|Publication number||US5556378 A|
|Application number||US 08/308,251|
|Publication date||Sep 17, 1996|
|Filing date||Sep 19, 1994|
|Priority date||Jun 17, 1992|
|Publication number||08308251, 308251, US 5556378 A, US 5556378A, US-A-5556378, US5556378 A, US5556378A|
|Inventors||Karl Storz, Pavel Novak|
|Original Assignee||Storz; Karl, Novak; Pavel|
|Export Citation||BiBTeX, EndNote, RefMan|
|Patent Citations (8), Referenced by (73), Classifications (6), Legal Events (4)|
|External Links: USPTO, USPTO Assignment, Espacenet|
This application is a continuation-in-part of U.S. application Ser. No. 08/077,720, filed Jun. 17, 1993 now abandoned, which application is incorporated herein by reference.
The invention relates to a device for the irrigation of body cavities. Such devices are needed, for example, in surgical laparoscopy, hysteroscopy, uroscopy, or arthroscopy.
A device of this type has been known from the article by S. F. Zakko, A. F. Hofmann, "Microprocessor-Assisted Solvent Transfer System for Effective Contact Dissolution of Gallbladder Stones", IEEE Transactions on Biomedical Engineering, vol. 37, No. 4, April 1990. This conventional device exhibits two pumps, one of these operating as an irrigation pump and the other as a suction pump. Via conduits and via ducts and/or conduits leading into the respective body cavity which can be provided, in particular, in an endoscopic instrument, these pumps are connected to the body cavity to be irrigated so that a simultaneous irrigation and suction drainage operation can be performed. Furthermore, a pressure sensor unit and a control unit are included, regulating the two pumps via a control line.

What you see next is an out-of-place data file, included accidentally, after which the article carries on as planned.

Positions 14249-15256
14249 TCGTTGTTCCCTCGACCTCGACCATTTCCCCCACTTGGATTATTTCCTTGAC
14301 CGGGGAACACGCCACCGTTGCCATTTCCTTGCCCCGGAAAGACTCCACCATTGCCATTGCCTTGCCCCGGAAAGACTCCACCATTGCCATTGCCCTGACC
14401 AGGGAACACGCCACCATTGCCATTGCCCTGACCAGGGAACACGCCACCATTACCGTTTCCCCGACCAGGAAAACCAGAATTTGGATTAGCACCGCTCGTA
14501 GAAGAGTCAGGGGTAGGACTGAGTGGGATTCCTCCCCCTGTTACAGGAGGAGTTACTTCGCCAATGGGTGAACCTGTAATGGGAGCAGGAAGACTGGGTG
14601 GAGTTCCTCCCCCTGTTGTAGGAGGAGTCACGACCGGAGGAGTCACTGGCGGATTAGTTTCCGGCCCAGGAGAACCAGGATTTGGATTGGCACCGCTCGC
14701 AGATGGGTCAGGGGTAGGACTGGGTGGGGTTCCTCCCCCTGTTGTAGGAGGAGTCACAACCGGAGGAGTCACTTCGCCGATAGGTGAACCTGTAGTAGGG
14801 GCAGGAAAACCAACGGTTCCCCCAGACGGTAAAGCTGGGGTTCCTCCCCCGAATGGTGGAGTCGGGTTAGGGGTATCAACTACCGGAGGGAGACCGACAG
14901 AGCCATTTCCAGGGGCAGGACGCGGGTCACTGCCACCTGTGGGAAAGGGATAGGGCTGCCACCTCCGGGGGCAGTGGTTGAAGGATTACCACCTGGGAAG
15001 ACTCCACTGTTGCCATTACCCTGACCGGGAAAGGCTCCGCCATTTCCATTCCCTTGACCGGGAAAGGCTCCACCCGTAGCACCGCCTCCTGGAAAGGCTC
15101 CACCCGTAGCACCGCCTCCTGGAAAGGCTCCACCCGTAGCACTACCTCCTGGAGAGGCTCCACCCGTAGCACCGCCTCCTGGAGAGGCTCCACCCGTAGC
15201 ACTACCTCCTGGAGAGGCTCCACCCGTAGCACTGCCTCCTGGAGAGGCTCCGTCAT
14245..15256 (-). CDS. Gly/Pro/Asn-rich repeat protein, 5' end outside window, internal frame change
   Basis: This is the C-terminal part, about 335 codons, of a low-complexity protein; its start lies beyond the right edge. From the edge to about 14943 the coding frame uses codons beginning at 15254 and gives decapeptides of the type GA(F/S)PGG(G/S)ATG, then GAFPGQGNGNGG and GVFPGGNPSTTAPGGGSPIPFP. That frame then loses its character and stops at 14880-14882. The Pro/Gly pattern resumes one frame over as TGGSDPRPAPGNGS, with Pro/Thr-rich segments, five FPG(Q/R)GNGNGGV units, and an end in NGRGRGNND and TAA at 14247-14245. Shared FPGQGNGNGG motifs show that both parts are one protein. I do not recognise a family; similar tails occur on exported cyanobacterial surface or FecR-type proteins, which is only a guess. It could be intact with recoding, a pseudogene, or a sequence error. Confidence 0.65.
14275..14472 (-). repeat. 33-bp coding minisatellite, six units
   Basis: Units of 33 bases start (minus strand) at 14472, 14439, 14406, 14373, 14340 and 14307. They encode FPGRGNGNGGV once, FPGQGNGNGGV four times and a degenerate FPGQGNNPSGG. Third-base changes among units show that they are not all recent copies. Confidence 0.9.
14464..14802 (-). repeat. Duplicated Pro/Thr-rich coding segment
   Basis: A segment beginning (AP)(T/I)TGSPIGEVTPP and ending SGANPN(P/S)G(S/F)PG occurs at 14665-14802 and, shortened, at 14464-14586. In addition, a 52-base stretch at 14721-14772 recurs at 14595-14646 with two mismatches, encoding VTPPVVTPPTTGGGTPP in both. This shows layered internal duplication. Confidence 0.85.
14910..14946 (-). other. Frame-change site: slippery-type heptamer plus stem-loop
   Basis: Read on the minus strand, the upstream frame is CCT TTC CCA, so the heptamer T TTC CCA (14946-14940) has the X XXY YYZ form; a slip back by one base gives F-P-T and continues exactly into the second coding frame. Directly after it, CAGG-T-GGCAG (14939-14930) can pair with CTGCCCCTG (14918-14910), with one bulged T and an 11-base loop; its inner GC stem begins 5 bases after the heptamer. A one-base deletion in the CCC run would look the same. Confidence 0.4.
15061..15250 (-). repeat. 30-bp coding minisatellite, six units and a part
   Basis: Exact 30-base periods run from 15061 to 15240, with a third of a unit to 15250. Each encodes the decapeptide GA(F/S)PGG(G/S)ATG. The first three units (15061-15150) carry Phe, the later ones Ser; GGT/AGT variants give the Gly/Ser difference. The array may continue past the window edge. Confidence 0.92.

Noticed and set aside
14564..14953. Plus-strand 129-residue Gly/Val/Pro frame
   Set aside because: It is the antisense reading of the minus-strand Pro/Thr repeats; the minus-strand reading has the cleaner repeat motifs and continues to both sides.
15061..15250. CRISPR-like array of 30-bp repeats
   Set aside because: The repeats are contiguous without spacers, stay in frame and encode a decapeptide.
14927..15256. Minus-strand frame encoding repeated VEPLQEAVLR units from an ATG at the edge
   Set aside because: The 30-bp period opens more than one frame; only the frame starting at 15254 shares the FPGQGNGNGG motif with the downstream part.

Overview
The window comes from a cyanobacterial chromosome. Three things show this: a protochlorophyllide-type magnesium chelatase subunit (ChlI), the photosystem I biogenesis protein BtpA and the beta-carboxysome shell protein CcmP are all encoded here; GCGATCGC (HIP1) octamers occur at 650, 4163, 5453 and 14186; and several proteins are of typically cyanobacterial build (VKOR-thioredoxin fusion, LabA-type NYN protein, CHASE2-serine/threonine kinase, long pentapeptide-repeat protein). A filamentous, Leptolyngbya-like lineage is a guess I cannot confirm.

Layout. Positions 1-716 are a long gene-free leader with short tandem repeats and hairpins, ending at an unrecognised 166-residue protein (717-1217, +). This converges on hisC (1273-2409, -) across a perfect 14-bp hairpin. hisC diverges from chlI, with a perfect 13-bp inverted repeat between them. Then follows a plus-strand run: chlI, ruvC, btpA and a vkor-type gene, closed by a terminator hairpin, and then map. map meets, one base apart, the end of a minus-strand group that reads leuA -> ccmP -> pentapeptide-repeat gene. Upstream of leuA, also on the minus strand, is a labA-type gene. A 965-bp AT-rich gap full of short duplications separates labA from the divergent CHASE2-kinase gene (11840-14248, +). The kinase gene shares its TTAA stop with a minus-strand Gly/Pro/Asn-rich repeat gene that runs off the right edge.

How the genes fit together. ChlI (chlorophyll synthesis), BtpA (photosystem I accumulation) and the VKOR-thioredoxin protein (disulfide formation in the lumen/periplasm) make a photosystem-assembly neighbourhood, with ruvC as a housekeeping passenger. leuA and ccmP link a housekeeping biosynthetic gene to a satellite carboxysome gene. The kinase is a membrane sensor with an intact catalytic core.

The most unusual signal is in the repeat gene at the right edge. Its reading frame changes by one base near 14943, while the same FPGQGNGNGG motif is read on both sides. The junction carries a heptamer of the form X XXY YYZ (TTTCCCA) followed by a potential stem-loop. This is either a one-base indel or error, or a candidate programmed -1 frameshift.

The conventional device has the drawback that, for the simultaneous performance of the irrigation and suction drainage step, two pumps are utilized operating independently of each other, i.e. each having its own drive means, so that control is costly.
Furthermore, usually an additional line is required for process monitoring and control, this line leading into the respective body cavity. By means of this third line, necessitating a triple lumen catheter, the pressure ambient at the target site is detected and employed for regulating the irrigation. Such a line either requires an additional puncture, or this line occupies additional space within the endoscope shank.